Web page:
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Katherine Marshall Katherine Marshall is a senior fellow at the Berkley Center for Religion, Peace, and World Affairs, where she leads the Center's program on Religion and Global Development. After a long career in...
Faith in Action tracks the activities of people of faith across the globe and across religious traditions, with a focus on development issues. Posts are originally published by the Huffington Post. Older blog posts appeared on the Washington Post's Georgetown/On Faith site.

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Passionately Moderate in Doha

March 2, 2008

Where are the passionate moderates in Islam, Madeleine Albright wanted to know. Why does all the passion seem to come from extremists? The former secretary of State was speaking at the recent U.S.-Islamic World Forum in Doha, sponsored by the Brookings Institution. To the Islamic world, her message was that what we need now is “moderates on the march, moderates with swagger.”

But to her own countrymen, she had plenty to say about reaching out to others, about lecturing less and listening more, about learning to understand different positions, perceptions, and people. The images of a world divided into good and evil are fundamentally wrong-headed, she said. And the U.S. must act quickly and forcefully to bridge the gulf that has opened between its ideals and its image. Closing Guantanamo and stating clearly that torture is wrong would be a good start.

True dialogue is incompatible with ignorance, she said, and any U.S. dialogue with the Islamic world must take religion into account and must be better informed about it.

Afghanistan’s President, Hamid Karzai, spoke just before her, with some remarkably similar messages. He wanted more than anything to debunk what he called the dominant and very wrong impressions in the West of an extremist Islam, conveyed by a few discordant voices preaching hatred. The American ideal of “We the People” has strong resonance with the core beliefs of his religion that were articulated 1400 years ago. The ideal of multi-faith tolerance, exemplified in the ideals of Al-Andalous, a golden age of Islam in pre-1492 Spain, is, for him, at the core of the Islamic faith.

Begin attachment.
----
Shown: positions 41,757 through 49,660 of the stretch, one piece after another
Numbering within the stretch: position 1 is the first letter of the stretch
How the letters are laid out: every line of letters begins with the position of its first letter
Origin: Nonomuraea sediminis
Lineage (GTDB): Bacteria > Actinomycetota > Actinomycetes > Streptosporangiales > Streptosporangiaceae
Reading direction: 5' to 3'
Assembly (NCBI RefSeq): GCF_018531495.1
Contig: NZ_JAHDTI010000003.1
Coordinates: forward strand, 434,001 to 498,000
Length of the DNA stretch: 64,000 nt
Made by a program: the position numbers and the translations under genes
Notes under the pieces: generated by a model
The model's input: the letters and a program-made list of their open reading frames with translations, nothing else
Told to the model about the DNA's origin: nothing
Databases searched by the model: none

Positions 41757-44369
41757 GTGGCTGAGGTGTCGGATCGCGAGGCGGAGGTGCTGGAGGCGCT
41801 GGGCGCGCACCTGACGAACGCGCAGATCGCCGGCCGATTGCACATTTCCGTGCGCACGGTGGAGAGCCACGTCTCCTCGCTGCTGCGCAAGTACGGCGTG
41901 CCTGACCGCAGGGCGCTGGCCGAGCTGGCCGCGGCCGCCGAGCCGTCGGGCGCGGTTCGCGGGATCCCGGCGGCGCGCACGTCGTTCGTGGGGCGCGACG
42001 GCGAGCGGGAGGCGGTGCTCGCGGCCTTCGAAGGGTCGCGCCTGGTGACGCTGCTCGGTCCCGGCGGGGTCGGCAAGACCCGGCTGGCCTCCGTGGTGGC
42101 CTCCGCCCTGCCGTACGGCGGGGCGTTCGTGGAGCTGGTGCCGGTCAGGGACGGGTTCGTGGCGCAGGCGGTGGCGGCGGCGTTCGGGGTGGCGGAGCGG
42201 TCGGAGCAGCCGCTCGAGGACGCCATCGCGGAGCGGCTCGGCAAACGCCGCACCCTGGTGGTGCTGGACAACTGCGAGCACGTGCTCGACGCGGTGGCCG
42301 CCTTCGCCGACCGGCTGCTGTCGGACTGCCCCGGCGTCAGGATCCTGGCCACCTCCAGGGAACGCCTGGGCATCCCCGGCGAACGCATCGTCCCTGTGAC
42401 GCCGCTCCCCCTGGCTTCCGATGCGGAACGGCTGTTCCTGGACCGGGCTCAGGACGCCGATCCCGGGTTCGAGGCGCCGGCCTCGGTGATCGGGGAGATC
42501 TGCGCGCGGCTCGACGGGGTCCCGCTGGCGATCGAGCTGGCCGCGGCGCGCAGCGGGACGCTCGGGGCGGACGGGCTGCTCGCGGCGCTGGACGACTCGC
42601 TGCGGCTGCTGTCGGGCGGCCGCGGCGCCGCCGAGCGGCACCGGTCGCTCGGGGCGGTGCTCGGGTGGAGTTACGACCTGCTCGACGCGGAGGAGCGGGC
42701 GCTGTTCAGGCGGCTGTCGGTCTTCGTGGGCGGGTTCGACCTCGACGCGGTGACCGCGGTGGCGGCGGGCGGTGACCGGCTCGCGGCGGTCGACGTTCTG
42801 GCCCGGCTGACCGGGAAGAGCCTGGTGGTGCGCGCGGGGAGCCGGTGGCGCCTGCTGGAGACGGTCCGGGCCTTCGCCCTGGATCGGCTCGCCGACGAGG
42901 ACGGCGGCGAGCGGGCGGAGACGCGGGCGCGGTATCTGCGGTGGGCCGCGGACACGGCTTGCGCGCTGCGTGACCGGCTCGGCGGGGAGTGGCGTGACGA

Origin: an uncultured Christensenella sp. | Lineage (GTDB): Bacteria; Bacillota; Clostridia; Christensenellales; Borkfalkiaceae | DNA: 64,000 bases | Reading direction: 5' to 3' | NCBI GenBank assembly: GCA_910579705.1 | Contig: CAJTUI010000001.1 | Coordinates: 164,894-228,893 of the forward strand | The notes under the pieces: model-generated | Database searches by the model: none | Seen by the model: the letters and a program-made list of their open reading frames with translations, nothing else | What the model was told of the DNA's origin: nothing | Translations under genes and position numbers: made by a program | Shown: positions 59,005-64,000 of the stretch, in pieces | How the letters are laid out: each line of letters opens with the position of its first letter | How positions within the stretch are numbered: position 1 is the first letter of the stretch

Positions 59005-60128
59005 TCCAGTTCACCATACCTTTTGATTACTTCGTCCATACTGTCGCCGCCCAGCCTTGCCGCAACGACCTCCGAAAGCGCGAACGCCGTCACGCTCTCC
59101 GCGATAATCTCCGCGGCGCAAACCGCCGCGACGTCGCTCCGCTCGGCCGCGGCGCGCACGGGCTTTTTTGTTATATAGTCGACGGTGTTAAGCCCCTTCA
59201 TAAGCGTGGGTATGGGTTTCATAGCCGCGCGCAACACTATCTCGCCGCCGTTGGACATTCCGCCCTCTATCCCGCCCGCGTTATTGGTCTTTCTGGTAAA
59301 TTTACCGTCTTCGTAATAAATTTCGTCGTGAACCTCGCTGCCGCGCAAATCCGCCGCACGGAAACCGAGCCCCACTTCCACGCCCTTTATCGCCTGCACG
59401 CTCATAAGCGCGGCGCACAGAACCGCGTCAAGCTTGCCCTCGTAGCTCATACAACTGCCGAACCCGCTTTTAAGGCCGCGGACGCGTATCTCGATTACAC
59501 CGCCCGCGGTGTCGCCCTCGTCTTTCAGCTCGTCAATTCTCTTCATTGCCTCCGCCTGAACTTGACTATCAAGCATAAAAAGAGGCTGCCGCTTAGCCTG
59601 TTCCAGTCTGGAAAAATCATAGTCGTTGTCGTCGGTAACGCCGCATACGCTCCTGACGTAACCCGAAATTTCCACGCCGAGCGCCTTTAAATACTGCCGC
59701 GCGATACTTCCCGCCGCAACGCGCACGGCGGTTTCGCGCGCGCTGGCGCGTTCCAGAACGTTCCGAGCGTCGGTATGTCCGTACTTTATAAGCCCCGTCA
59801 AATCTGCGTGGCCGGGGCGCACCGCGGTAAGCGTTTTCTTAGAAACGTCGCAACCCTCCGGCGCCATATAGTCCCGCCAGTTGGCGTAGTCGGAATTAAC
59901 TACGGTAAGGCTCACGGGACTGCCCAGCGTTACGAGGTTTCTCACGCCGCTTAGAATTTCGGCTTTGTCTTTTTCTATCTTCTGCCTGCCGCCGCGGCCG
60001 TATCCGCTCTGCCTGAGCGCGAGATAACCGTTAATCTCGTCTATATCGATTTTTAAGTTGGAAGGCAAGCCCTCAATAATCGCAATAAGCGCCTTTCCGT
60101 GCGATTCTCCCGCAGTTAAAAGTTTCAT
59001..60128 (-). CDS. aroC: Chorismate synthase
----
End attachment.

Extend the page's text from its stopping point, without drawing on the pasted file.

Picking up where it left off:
Two frustrated complaints are repeated constantly in debates about U.S. relations with Muslim communities: that the moderates do not speak out with force and conviction, and that moderates do speak but are not heard. Madeleine Albright and Hamid Karzai were probing this important contradiction in their comments – Albright in seeking to redefine what moderation means by stripping the blandness out of the term and seeking more vigor and conviction, and Karzai by debunking the suggestion that Islam is in any way incompatible with democracy and American ideals. They added some oomph to a debate that will no doubt continue.

But their exchange was tuned to the U.S. election campaigns as much as to events in the Muslim World. The Doha Forum was a reminder of something that those of us who work in an international setting hear constantly: United States political discourse and its decisions on future leadership are not just about the United States; they affect the world. Thousands of miles away, people are gleaning the campaign debates for insight on how America’s potential new leaders see the rest of the world, how they would conduct foreign policy, nowhere more than on the fraught issues facing the Middle East. As some dissident Americans shouted so memorably 40 years ago, “the whole world is watching” what we do.